The Course of Irish History

The Course of Irish History

Author: T. W. Moody

Publisher: Roberts Rinehart Pub

ISBN: UOM:39076001510713

Category: History

Page: 504

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A comprehensive history of Ireland, complemented by numerous photographs and line drawings, illuminates--from prehistoric times to the present attempts at peace in Northern Ireland--the complete history of the land and its people. IP.

Phases of Irish History

Phases of Irish History

Author: Eoin Mac Neill

Publisher: Good Press

ISBN: EAN:4064066201968

Category: History

Page: 245

View: 315

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"Phases of Irish History" by Eoin Mac Neill. Published by Good Press. Good Press publishes a wide range of titles that encompasses every genre. From well-known classics & literary fiction and non-fiction to forgotten−or yet undiscovered gems−of world literature, we issue the books that need to be read. Each Good Press edition has been meticulously edited and formatted to boost readability for all e-readers and devices. Our goal is to produce eBooks that are user-friendly and accessible to everyone in a high-quality digital format.

The Irish

The Irish

Author: Robert E. Kennedy

Publisher: Univ of California Press

ISBN: 9780520308510

Category: Social Science

Page: 254

View: 434

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This title is part of UC Press's Voices Revived program, which commemorates University of California Press’s mission to seek out and cultivate the brightest minds and give them voice, reach, and impact. Drawing on a backlist dating to 1893, Voices Revived makes high-quality, peer-reviewed scholarship accessible once again using print-on-demand technology. This title was originally published in 1973.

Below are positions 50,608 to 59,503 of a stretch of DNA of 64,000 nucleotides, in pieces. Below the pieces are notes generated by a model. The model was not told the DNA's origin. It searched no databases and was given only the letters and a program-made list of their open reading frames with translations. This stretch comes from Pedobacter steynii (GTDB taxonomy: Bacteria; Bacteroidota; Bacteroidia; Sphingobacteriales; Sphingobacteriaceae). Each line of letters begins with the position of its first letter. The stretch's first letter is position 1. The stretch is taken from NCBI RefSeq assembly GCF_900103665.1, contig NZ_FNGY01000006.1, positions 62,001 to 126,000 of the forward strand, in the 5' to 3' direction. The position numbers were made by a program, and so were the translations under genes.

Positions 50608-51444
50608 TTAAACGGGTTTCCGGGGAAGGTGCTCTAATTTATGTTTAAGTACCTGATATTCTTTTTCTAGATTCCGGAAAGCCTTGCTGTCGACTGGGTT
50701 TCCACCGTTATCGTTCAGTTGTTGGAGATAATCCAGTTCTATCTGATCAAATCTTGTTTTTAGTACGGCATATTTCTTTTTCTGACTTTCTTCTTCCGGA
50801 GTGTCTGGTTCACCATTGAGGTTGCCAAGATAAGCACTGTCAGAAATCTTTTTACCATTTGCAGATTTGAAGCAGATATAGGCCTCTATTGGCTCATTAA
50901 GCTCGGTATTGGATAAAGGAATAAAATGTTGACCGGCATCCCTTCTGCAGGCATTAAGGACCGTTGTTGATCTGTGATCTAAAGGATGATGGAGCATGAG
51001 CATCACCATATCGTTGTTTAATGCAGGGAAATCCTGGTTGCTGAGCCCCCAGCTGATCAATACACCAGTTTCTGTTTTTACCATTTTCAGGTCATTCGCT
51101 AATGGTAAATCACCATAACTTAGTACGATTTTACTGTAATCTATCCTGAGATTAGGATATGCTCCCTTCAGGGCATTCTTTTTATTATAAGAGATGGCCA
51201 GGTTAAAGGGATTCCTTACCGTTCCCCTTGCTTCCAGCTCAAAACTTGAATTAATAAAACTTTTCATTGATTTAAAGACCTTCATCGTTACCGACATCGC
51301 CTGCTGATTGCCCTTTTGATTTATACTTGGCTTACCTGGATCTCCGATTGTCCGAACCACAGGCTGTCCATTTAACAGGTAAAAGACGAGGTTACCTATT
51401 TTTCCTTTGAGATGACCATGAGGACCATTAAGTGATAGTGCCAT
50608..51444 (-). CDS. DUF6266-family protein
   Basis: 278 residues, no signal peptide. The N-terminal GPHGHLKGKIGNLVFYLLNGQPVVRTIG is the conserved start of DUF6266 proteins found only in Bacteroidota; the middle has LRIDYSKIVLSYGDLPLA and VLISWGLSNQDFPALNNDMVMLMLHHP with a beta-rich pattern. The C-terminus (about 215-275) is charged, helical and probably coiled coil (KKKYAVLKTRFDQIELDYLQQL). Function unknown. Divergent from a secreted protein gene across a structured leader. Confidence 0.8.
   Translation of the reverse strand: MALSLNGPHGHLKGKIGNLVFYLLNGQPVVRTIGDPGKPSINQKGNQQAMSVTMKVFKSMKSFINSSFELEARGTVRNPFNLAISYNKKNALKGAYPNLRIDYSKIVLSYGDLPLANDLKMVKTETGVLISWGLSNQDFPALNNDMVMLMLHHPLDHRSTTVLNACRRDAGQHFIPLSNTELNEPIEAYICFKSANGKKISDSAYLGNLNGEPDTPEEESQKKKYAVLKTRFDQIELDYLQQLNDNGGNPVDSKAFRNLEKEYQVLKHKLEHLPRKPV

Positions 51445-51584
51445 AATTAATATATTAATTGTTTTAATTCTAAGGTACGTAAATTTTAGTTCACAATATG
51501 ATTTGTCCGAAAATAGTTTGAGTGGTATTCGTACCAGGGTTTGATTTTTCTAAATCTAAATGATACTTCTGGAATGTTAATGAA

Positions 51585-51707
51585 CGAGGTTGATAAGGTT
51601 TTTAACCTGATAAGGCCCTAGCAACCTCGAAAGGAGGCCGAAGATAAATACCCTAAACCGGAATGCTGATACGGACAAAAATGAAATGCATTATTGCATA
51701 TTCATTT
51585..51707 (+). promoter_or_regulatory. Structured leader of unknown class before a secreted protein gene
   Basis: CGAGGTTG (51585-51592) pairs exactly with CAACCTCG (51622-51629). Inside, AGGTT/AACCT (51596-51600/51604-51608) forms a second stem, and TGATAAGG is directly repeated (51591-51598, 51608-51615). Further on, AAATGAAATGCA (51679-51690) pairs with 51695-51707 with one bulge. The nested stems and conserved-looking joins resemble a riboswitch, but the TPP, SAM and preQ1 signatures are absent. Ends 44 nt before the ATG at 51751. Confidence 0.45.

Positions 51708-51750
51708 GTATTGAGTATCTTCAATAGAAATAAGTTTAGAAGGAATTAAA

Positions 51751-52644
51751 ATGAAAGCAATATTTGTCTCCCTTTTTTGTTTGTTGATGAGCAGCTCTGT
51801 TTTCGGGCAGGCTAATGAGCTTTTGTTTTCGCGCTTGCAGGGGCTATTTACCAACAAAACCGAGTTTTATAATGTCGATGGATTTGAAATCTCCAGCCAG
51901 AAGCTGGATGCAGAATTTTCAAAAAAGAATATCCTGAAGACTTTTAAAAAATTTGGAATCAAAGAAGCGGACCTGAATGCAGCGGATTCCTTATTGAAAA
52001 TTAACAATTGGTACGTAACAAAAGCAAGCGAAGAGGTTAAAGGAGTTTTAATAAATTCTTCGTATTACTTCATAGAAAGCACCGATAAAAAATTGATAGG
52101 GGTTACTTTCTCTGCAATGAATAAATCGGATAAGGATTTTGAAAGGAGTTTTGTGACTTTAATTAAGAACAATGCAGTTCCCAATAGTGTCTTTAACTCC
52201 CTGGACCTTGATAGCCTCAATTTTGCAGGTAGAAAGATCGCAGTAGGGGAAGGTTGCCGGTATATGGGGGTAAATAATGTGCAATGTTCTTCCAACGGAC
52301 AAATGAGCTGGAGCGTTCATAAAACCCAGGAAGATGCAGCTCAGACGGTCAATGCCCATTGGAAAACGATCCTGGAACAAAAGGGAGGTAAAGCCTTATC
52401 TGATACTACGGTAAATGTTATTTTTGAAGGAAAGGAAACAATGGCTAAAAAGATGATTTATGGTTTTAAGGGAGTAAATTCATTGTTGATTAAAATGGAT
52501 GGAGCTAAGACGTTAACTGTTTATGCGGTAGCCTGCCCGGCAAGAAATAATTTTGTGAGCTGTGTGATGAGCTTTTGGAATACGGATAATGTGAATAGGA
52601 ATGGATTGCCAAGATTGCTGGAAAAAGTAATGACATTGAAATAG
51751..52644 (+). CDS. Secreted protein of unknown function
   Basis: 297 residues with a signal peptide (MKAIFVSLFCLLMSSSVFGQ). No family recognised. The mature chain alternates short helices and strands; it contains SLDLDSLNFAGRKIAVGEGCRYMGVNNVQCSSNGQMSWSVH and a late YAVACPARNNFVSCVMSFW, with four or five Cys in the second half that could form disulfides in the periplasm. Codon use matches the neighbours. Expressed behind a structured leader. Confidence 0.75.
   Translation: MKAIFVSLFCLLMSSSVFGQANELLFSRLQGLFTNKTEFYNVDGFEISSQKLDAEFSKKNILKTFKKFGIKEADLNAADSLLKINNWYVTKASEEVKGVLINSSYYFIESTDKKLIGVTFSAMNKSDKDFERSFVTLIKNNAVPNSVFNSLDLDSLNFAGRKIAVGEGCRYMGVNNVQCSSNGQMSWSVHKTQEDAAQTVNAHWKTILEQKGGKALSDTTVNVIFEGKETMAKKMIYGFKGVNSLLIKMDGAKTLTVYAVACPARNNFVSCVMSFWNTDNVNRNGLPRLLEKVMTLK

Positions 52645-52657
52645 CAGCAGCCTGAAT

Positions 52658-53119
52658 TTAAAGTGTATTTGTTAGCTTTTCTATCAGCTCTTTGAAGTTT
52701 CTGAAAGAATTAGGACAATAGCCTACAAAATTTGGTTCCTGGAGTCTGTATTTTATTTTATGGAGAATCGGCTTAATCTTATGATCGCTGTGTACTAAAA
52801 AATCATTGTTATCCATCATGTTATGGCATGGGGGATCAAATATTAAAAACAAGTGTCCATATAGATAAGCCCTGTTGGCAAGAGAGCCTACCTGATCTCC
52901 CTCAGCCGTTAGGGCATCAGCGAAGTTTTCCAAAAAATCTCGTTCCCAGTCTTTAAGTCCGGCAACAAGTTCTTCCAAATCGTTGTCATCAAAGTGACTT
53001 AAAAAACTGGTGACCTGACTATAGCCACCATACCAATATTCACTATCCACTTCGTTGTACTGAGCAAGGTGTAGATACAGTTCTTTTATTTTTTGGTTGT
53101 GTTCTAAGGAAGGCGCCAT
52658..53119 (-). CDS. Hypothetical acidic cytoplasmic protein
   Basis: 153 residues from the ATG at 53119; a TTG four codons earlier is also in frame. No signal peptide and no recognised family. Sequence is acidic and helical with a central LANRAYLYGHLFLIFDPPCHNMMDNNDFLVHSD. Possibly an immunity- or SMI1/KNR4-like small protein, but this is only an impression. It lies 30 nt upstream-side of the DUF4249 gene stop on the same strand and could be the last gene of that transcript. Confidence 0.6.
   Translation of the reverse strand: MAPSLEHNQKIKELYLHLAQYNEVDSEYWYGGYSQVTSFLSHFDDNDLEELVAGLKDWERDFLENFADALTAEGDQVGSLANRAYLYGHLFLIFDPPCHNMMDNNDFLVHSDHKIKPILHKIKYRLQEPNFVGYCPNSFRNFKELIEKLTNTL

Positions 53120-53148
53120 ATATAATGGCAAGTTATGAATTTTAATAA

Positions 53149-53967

Plural Identities - Singular Narratives

Plural Identities - Singular Narratives

Author: Máiréad Nic Craith

Publisher: Berghahn Books

ISBN: 9781782381662

Category: Political Science

Page: 248

View: 462

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Northern Ireland is frequently characterized in terms of a "two traditions" paradigm, representing the conflict as being between two discrete cultures. Proceeding from an analysis of the historical and religious context, this study demonstrates the reductionist nature of the "two traditions" model, highlighting instead the complexity of ethnic identities and cultural traditions. It thus shows why attempts at reconciliation like the Good Friday Agreement of 1998, which seeks to promote the concept of a "parity of esteem" based on this identity model., are fraught with difficulties. Reflecting on the applicability of the concept of multiculturalism in the context of Northern Ireland, the author proposes a re-conceptualisation of Northern Irish culture along lines that steer clear of binary oppositions. From the Contents: 'Webs of Significance'; Dis-membering the Past; Divided by Common Cosmologies; A Discourse in Difference; The Process if 'Cruthinitude'; Un Unclaimed Tradition; Ethnic Nationality; The 'Fuzzy Frontier'; The 'Common Ground'

Ireland

Ireland

Author: Joseph Coohill

Publisher: Simon and Schuster

ISBN: 9781780745367

Category: History

Page: 272

View: 610

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From the first prehistoric inhabitants of the island to the St Andrews Agreement and decommissioning of IRA weapons, this uniquely concise account of Ireland and its people reveals how differing interpretations of history, ancient and modern, have influenced modern Irish society. Combining factual information with a critical approach, Coohill covers all the key events, including the Great Famine, Home Rule, and the Good Friday Agreement. Updated with two new chapters expanding the discussion of pre-modern Ireland, as well as developments in the 21st century, this highly accessible and balanced account will continue to provide a valuable resource to all those wishing to acquaint themselves further with the complex identity of the Irish people.

Medieval Ireland (New Gill History of Ireland 1)

Medieval Ireland (New Gill History of Ireland 1)

Author: Michael Richter

Publisher: Gill & Macmillan Ltd

ISBN: 9780717165759

Category: History

Page: 235

View: 573